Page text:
We have participated in a number of conversations with hosts and guests regarding this topic. We have listened to our community, and while most guests provide a photo, some guests told us they don’t want to share a picture of themselves when booking. We also recognize that concerns have been raised about the potential for photos to be misused in a way that violates our nondiscrimination policy.
At the same time, hosts have told us that they value profile photos because they can help hosts and guests get to know one another before a trip begins and help hosts recognize guests when they check in. Additionally, we’ve seen how photos can be a useful tool for enhancing trust and promoting community.
We want to balance these concerns. Airbnb does not require guests to provide a profile photo when booking a listing and, as we discussed earlier this summer with our hosts, we will be implementing a series of changes in the months ahead:
If a host cancels a reservation after they see a guest’s photo, the guest will have an easy way to contact Airbnb and report any concerns about potential discrimination by the host in violation of our nondiscrimination policy and Community Commitment. If any guest believes he or she has been discriminated against and notifies our team, we’ll immediately help them book an alternative listing consistent with our Open Doors Policy, investigate the report, and take appropriate action. Any host who violates our nondiscrimination policy may be permanently banned from using Airbnb.
This announcement follows the commitment we made in 2016 to evaluate how we display guest profile photos in the booking process. As we implement these changes in the coming months, we hope you’ll share your feedback with us so we can continue to make thoughtful changes that make the Airbnb community a place where everyone can belong.
I've been providing guest accommodation for 18 years and have maintained a excellent feedback, a high standard of accommodation and good relations with the community because I am very careful about who stays. I've had some bad experiences in the past but have enjoyed hosting airbnb guests over the years because I am reassured by the checks made on guests and particularly by their profile pictures. Where no photo is provided I generally refuse the booking request. Whilst I do not discriminate against guests for any of the reasons listed, I will think twice before accepting someone who's picture suggests they are rowdy drinkers. This change will undermine my confidence in what I do and I'm very unhappy that I won't be able to see a picture of the guest before I accept their booking and afterall they can see a picture of me - and my home!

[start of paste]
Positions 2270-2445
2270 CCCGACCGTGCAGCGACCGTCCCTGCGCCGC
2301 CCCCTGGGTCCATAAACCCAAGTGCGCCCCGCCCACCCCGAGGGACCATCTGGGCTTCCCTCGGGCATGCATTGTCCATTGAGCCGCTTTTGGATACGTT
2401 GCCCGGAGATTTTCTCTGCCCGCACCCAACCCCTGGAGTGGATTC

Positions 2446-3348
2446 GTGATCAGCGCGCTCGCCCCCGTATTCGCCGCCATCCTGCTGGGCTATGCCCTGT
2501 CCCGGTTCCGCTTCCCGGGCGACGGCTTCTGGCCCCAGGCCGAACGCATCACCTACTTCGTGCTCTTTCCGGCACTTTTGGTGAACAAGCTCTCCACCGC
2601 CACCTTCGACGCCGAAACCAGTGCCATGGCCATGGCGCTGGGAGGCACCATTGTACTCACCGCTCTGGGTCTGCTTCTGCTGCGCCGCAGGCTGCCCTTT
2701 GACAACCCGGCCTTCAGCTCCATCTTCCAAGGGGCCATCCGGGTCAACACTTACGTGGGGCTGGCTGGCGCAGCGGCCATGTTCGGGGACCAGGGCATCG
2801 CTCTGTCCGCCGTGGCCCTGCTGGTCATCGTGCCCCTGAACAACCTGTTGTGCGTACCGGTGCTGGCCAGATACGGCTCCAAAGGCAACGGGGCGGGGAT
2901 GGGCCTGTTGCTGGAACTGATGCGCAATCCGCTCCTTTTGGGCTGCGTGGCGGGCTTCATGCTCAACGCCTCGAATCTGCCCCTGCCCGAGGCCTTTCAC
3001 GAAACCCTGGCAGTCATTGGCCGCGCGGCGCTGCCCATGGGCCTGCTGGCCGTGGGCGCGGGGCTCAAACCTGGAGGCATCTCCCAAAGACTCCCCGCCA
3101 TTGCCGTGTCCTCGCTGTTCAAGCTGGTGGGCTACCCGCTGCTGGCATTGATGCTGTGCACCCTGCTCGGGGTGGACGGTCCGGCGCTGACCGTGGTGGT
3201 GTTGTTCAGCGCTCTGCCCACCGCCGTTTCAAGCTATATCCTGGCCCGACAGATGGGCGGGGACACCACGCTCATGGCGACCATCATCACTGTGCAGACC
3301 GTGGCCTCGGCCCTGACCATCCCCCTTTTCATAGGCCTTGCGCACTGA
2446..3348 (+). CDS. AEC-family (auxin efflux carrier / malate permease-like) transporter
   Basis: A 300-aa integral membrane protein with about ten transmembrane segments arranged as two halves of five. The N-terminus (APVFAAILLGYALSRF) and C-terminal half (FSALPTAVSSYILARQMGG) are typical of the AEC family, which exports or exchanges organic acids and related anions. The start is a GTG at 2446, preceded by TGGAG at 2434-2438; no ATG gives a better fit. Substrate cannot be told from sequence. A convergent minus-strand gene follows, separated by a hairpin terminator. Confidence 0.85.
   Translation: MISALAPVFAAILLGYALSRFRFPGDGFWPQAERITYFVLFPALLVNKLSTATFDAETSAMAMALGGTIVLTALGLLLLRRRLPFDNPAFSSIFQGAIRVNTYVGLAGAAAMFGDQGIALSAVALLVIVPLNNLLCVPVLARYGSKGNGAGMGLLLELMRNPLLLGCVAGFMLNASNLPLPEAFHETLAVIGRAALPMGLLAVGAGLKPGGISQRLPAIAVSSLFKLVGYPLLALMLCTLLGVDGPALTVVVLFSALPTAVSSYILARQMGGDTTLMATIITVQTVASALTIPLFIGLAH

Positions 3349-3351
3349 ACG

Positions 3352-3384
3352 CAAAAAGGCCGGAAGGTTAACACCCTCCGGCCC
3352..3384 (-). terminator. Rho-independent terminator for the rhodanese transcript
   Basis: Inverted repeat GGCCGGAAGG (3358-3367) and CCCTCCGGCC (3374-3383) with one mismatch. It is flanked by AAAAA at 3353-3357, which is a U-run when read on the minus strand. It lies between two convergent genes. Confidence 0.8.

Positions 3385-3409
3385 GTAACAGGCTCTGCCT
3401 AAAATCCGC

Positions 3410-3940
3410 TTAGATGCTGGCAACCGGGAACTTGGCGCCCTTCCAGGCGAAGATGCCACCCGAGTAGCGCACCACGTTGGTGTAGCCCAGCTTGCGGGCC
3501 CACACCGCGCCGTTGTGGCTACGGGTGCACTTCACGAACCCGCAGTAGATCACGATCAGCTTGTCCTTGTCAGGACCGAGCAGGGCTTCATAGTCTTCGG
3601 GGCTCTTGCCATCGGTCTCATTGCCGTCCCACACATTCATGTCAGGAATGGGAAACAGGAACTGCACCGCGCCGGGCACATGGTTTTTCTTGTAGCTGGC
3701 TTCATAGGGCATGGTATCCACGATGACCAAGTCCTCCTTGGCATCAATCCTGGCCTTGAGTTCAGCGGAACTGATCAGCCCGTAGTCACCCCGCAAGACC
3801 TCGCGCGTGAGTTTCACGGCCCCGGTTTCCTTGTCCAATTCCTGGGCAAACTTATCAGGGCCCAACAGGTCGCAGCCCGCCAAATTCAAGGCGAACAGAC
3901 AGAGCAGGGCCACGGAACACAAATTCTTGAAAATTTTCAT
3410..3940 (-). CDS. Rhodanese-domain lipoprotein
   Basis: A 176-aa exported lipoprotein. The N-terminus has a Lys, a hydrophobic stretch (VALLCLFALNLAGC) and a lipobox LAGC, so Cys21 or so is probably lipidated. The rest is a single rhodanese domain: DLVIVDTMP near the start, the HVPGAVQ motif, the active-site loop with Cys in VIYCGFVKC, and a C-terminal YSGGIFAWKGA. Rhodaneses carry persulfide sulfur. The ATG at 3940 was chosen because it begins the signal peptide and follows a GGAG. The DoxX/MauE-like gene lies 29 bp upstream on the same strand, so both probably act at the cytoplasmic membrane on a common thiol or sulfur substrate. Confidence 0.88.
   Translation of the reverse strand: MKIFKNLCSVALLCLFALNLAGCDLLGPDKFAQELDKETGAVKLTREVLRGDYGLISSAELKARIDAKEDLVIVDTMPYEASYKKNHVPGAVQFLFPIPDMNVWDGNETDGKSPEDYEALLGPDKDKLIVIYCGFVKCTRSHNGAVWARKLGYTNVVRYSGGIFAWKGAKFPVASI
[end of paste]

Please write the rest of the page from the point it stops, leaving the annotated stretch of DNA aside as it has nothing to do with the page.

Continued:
Being an intuitive I base my decison of who I decide to invite into my family home with my children on the guests photo. I do not understand why AIR BNB have put the guests wishes ahead of the hosts? We are the people who are providing for you AIR BNB and the guests.
As I guest I happily supply my photo so the host too can see who they are sharing their own space with...
Openess is love and if the guests aren't wanting to share their face prior to booking I say why?
Can AIR BNB please explain this further? I would like this desicion reversed. I really am agast and seriously thinking of not sharing my home any longer with this new rule.
@Sherrie, you're right, most of the time we can tell by the photo as well as the quality of communication if a person will be a good guest. It's outrageous that Airbnb is making it more difficult for us to run our small businesses safely.
Sherrie, I wholeheartedly agree with you. This change is making me feel quite unnerved.
The guest photo ID is very important to me. We share our home with guests.
Hi everyone. I am not a racist and I am happy to host anyone who has genuine intentions. There is no need to assume I am one !
There is plenty of choices for everyone and we all can have our reasons to accept or decline booking. Photo is very important part of communication.